by Ann Garrison
Trutanich also had Gov. Jerry Brown’s endorsement and the governor’s robo calls on election day. His bad press included the shock of the LA Times, which pointed out that page 10 of his “Blueprint for Justice” called for re-establishment of the California Youth Authority – a network of youth prisons discredited by nearly 20 years of investigations and lawsuits which proved that it was abusing rather than educating and rehabilitating juveniles.
With Trutanich eliminated by a third place finish, Jackie Lacey now faces a run-off with Deputy District Attorney Alan Jackson, who identified himself on the ballot as a “gang crime prosecutor.” If elected, Lacey will become the first woman and first person of color to head the Los Angeles DA’s office. With thousands of state prisoners being sent back to the county jails to relieve prison overcrowding, the next LA district attorney’s decisions will be critical to the future of criminal justice in California.
I spoke to Jackie Lacey on Friday for KPFA and the Bay View, before she left for vacation to rest for her run-off race with Jackson. This as an excerpt from a longer interview soon to be published in the San Francisco Bay View:
Ann Garrison: Jackie Lacey, we’d like to ask you about something that ABC-Los Angeles reported the day after your big primary victory, about you and Alan Jackson, the LA deputy district attorney you’ll face in the November run-off election. Here’s what they said:
“Both Lacey and Jackson agree on the need for rehabilitation and changes because of the three strikes law. Both see one of the biggest impacts on the justice system as the move of thousands of state prisoners to county jails.”
Could you speak to the role of district attorneys in this, the move of thousands of state prisoners to county jails?
Jackie Lacey: Well, this change is being referred to as a sea change. So, just to break it down for your listeners and readers, because “realignment” is not a term that really explains what happened:
Now there is only one problem with that. The local county jail was full. It was already full. They were already releasing prisoners early, and so the issue became, “What next? How do we deal with this, without anyone getting hurt by someone who was not ready to come out into society?” And so, the district attorney of LA County must be ready to deal with that.
My ideas are to take the lower level offenders and put them on probation through alternative sentencing court. And that is really the wave of the future with regard to defendants who are suffering from drug addiction, alcohol addiction or mental illness who commit non-serious, non-violent felonies.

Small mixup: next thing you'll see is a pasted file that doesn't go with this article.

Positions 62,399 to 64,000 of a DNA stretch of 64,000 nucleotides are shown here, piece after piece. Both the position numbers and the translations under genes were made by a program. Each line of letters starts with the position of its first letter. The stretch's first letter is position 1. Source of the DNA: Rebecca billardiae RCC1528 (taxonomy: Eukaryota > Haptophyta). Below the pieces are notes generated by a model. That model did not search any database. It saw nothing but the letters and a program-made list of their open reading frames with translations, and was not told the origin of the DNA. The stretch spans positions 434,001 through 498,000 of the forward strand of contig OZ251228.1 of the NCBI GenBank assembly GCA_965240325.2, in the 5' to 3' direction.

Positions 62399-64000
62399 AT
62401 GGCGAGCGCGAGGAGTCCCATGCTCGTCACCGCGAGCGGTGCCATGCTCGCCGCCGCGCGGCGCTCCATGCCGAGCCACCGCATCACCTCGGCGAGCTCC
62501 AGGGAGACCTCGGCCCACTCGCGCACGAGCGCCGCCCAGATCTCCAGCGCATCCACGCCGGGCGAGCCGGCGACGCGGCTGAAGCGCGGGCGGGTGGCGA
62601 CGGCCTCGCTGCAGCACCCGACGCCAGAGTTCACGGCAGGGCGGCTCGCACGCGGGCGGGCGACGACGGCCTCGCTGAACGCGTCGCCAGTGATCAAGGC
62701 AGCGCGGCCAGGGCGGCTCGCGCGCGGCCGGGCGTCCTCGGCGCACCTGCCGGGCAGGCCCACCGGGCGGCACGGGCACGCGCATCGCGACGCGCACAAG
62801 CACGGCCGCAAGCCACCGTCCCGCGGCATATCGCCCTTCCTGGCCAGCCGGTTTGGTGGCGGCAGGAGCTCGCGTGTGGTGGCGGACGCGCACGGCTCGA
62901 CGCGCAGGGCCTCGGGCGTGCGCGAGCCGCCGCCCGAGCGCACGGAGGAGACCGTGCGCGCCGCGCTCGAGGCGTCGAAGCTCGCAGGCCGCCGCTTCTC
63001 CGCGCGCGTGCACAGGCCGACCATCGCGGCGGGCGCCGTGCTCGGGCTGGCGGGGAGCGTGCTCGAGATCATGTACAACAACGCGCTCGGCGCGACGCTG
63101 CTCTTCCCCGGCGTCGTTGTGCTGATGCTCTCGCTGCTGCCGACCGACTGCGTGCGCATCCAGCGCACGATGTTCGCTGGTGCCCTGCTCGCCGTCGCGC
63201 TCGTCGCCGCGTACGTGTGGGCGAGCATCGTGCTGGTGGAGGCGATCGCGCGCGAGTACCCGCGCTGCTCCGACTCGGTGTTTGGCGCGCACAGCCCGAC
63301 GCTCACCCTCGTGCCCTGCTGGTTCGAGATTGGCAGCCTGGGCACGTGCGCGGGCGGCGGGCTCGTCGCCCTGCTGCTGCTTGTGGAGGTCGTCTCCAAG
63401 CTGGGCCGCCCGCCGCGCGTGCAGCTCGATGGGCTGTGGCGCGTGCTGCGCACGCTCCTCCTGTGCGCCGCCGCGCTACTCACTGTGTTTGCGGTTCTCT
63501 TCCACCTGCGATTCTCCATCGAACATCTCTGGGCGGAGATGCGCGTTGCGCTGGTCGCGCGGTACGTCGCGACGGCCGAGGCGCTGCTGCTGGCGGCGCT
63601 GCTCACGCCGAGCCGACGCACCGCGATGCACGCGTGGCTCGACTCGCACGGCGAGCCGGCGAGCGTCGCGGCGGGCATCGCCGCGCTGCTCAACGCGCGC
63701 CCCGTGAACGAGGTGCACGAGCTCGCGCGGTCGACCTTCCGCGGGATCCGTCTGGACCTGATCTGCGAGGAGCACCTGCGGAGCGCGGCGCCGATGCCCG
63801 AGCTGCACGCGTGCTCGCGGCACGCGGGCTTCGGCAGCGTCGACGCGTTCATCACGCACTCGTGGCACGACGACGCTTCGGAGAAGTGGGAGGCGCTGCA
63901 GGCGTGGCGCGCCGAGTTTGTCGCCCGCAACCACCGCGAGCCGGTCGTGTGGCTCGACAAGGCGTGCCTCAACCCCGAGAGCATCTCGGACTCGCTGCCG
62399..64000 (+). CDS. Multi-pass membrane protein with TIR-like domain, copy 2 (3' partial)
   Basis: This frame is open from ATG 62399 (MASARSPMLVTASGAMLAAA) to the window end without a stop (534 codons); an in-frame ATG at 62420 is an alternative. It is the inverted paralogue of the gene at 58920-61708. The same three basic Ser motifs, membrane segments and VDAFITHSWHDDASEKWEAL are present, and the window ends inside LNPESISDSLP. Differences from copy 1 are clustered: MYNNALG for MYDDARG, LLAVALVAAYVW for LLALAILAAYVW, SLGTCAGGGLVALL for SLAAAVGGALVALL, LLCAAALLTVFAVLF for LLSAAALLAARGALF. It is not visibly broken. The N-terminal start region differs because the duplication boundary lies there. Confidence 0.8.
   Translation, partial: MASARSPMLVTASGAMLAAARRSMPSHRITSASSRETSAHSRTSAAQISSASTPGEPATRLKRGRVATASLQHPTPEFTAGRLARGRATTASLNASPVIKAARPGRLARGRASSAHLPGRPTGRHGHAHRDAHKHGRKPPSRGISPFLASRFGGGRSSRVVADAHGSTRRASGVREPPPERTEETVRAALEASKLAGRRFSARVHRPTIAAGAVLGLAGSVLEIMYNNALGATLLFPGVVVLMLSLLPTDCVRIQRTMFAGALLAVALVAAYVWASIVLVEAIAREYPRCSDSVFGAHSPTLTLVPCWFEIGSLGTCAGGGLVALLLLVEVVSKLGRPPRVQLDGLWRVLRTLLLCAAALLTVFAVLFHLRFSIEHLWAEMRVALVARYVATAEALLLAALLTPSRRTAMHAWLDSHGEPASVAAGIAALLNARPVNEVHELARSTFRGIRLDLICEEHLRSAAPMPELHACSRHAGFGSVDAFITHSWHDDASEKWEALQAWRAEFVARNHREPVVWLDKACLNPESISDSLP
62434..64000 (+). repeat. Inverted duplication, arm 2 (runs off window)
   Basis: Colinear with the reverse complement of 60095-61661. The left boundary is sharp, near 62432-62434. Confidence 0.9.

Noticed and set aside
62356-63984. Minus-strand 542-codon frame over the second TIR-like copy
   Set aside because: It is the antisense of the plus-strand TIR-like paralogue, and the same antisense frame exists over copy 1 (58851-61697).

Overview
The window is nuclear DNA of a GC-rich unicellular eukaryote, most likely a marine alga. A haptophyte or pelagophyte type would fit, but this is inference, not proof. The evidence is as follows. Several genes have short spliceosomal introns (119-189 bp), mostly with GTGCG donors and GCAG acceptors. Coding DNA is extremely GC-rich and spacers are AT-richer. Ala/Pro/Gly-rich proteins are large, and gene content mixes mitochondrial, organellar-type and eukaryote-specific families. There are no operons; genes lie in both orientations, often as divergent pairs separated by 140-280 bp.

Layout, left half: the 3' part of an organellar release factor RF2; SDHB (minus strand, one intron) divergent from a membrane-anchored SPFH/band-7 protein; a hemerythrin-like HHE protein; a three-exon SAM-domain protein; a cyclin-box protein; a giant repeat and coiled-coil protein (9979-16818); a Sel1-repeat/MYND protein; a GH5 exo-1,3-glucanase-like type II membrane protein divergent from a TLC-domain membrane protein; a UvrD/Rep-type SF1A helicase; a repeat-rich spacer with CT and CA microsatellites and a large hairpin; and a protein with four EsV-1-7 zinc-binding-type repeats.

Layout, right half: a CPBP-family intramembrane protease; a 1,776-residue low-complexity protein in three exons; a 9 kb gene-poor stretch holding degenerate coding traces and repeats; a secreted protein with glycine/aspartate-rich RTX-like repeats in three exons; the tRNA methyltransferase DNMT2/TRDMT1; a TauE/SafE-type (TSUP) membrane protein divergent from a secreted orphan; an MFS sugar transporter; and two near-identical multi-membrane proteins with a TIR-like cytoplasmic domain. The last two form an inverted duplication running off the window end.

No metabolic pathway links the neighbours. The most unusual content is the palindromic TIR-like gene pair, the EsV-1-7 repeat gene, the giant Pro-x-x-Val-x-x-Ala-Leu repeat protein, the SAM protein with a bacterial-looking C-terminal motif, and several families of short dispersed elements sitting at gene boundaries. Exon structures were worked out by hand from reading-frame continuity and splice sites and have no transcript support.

Ann Garrison: Is the Los Angeles Police Department typically supportive, or is there any kind of general statement you could make about the Los Angeles Police Department’s stance with regard to the rehabilitation and re-entry issues that you’ve said you will champion?
Jackie Lacey: I don’t know that the Police Department has ever weighed in on that. I think that everybody, including law enforcement, is interested in seeing recidivism rates drop. Right now in California, when you send someone into the penal institution, they serve their time, they get out on parole and they go back out into the street, there’s a 70 percent chance that they’re going to re-offend within five years and break the law and go back in. With alternative sentencing court – granted, we are talking about people with non-serious, nonviolent cases – the recidivism rate drops to 30 percent with that same time period.
On top of that, we save the taxpayers money. Incarceration costs over $50,000 a year per person. Probation, drug treatment programs, programs that address mental illness, they cost a fraction, a fraction of that. And I think law enforcement understands that we’re running out of money and resources, so we can’t keep spending a lot of money on the criminal justice system.
But second, that it’s about solving the problem forever, ‘cause when you’ve been in law enforcement or the criminal justice system for a long time, sometimes you’ll start to see the same people over and over. And wouldn’t it be great if we could solve the problem forever, if we could get that person back on the right track, help them become a law abiding citizen, a productive member of society. And who in law enforcement could argue with that?
[End of interview excerpt]
Chief Deputy District Attorney Jackie Lacey was one of two candidates who upset perceived frontrunner Carmen Trutanich in the race to become the next district attorney of the City and County of Los Angeles on Tuesday, June 5. Trutanich placed only third, with 22 percent of the vote, and was thus eliminated from November’s run-off, in which Lacey, who won 32 percent will face Deputy District Attorney Alan Jackson, who won 24 percent.
Jackson is also on record in favor of alternative sentencing, though he is campaigning on his record as a gang crimes prosecutor. As chief deputy district attorney, Lacey was on the team that created alternative sentencing courts for women, people with mental health problems and veterans.
Audio for the KPFA Evening News report for June 10, 2012
San Francisco writer Ann Garrison writes for the San Francisco Bay View, Global Research, Colored Opinions, Black Star News, the Newsline EA (East Africa) and her own website, Ann Garrison, and produces for AfrobeatRadio on WBAI-NYC, Weekend News on KPFA and her own YouTube Channel, AnnieGetYourGang. She can be reached at firstname.lastname@example.org.